India's Latest Tennis Sensation
In cricket-crazy India, tennis is not a big sport. Certainly not amongst Indian girls. Despite this, 16 year old SANIA MIRZA became the first Indian girl to win a Wimbledon Championship, and in so doing captured the fancy of the nation.
By DEEPA AGARWAL
There is little about Sania Mirza that hints at stardom, except when she talks about her friendship with Leander or Mahesh (needless to mention, of the "Paes" and "Bhupathi" fame). On the face of it she could be any other 16-year-old, especially when she confides about how she adores Hugh Grant and our very ?apna' Akshay Kumar and Aishwarya Rai. She loves listening to music, especially rap, relishes biryani in true Hyderabadi style and as she disarmingly admits, enjoys meeting people and talking.
But dig just a wee bit deeper and you will realize that Sania Mirza is not your ordinary girl next door. She along with Alisa Kleybanova defeated Katerina Bohmova of Czech Republic and Michaela Krajicek of the Netherlands 3-6, 6-2, 6-3 in the finals to emerge as the 2003 Wimbledon Girls Doubles' champions. And there's more to her glory than just that! She is the first Indian girl to win a Grand Slam title of any kind; the first to be ranked in the top 10 in the world junior rankings; the first to have become the No.1 Girls Doubles player in the world and the youngest ever Indian medalist at the Asian Games. The enormity of her success can be gauged by the fact that she is the first Indian girl after Rita Davar, who incidentally lost in three sets in the 1952 Wimbledon Junior Singles final, to appear on the honors roll at Wimbledon.
Seems a lot doesn't it, especially for someone who is known for her technically "wrong" forehand grip and "wrong" serve? Well, talk to this teenage tennis sensation from Hyderabad, and she will prove her critics wrong. "I am glad to have done so well in the junior doubles, but now I want to make a mark in the senior singles circuit. I want to improve upon my game in the next few years, especially my physical fitness. I am hoping to train either with the Nick Bollettieri Academy in the U.S. or with Bob Brett in France or maybe with some other coach in Spain," she asserts.
Defending Indian infrastructure and training she affirms, "In a country where cricket is more of a religion, I have been very lucky to have received so much support, whether in terms of sponsorships or training. Of course our tennis standards are in no way near international levels, but right now the All India Tennis Association is extremely supportive of new players and is trying to give them exposure. For example, two years ago when I went to the Grand Slams I was the only one, but this year there were seven of us. The tennis fever is catching on and India will soon make its mark on the international tennis map."
Basking in the glory of her Wimbledon win, she reminisces about how it all started nearly ten years ago. "I was just another six-year-old playing tennis in the club during my summer holidays when my coach pointed out to my parents that I hit the ball unusually well for my age. My parents, realizing my talent, encouraged me. From then on, we have never really looked back. I started to play state-level and national tournaments, and gradually moved on to international fixtures."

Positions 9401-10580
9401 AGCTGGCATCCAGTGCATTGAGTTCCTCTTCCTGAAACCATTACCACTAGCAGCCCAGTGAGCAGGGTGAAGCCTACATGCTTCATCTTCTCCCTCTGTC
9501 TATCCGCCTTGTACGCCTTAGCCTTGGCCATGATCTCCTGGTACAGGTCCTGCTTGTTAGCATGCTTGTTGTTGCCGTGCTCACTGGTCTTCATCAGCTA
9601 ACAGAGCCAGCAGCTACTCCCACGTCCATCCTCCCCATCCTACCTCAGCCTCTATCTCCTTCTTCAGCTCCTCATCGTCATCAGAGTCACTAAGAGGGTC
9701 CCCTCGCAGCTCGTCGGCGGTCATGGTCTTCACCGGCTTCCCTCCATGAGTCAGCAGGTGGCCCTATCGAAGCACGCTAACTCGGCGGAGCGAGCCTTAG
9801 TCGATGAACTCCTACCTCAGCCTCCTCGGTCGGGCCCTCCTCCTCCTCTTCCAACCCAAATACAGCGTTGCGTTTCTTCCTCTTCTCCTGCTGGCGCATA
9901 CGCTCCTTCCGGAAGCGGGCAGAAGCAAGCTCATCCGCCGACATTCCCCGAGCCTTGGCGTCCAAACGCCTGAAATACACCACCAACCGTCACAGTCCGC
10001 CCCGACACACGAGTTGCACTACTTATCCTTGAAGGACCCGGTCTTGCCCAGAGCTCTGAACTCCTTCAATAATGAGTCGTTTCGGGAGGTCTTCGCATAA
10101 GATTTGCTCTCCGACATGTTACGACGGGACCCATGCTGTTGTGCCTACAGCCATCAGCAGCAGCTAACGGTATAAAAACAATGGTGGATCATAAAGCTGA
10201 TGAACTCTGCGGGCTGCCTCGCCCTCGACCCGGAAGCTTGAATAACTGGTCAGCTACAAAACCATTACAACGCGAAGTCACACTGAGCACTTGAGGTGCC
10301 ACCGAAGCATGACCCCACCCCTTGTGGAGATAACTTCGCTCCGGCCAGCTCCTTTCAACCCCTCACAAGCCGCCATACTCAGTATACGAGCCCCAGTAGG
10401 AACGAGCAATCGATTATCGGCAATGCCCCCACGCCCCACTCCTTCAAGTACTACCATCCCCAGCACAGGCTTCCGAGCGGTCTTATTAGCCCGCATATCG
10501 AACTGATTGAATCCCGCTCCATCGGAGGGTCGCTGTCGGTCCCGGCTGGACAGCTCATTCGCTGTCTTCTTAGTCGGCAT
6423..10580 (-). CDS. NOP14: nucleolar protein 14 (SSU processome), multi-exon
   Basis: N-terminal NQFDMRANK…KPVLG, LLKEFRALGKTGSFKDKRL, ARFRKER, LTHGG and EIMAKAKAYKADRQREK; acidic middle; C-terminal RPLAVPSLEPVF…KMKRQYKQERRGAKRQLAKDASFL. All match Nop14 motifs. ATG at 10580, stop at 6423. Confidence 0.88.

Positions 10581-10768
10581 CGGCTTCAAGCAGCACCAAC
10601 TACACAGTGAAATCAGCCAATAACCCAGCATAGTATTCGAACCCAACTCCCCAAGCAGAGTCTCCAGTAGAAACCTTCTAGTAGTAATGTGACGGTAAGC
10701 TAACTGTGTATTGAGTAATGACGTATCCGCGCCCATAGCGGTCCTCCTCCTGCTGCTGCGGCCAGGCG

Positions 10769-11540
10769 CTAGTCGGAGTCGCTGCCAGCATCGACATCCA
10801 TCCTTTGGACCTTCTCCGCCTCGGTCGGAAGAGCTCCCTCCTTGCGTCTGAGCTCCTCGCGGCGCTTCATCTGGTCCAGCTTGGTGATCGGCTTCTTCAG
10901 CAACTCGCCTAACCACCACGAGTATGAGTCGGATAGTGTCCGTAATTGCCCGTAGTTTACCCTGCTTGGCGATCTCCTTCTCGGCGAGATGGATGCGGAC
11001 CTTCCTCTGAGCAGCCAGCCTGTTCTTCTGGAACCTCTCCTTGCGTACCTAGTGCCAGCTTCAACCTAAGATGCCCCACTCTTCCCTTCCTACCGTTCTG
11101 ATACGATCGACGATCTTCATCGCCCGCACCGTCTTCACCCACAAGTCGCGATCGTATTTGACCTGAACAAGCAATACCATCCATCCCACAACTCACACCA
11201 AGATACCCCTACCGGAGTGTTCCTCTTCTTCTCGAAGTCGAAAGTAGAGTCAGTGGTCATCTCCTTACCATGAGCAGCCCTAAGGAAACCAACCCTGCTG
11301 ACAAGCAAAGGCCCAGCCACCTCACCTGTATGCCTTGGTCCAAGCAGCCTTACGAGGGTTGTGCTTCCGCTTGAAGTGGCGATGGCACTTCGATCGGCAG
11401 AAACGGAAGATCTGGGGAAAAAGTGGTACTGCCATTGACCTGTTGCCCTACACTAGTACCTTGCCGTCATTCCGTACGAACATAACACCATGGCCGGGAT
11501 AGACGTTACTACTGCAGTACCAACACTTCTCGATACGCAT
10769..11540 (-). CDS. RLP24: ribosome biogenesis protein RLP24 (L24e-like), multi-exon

Mirza's ability to hit the ball hard has been her strength so far. To put things in perspective, at Wimbledon, Mirza served at an awe-inspiring 104 miles per hour (mph), comparing well with Serena Williams' 107 mph. India seems to have a strong representative in the power-packed women's tennis game. In fact, Mary Pierce, a two-time Grand Slam champion also known for her power-driven game, who partnered Mirza in the Doubles at the WTA Indian Open in Hyderabad earlier this year, is known to have said that Mirza hit the ball harder than her. "That was one of the best compliments of my career," Mirza admits.
Following her Wimbledon triumph, Mirza returned home, and deservedly received a hero's welcome. The Indian media went berserk and her success story proved to be an ideal front page splash in all the leading dailies. A celebrity in her own right, she is now being compared to the other greats from Hyderabad, namely former Indian cricket captain Mohammed Azharuddin, weightlifter Karnam Malleswari and All England Badminton Championship winner, P. Gopichand. Described as the proud daughter of Andhra Pradesh (AP), she was presented Rs. 1 million and a house by AP Chief Minister, N. Chandrababu Naidu.���
Responding to a question about coping with the expectations, media attention and as one daily put it ?the hopes of a billion people,' Mirza very matter-of-factly answers, "Success and adulation have definitely not gone to my head. I just go and play my game. If I have given the game my best shot, it doesn't really matter what others say."
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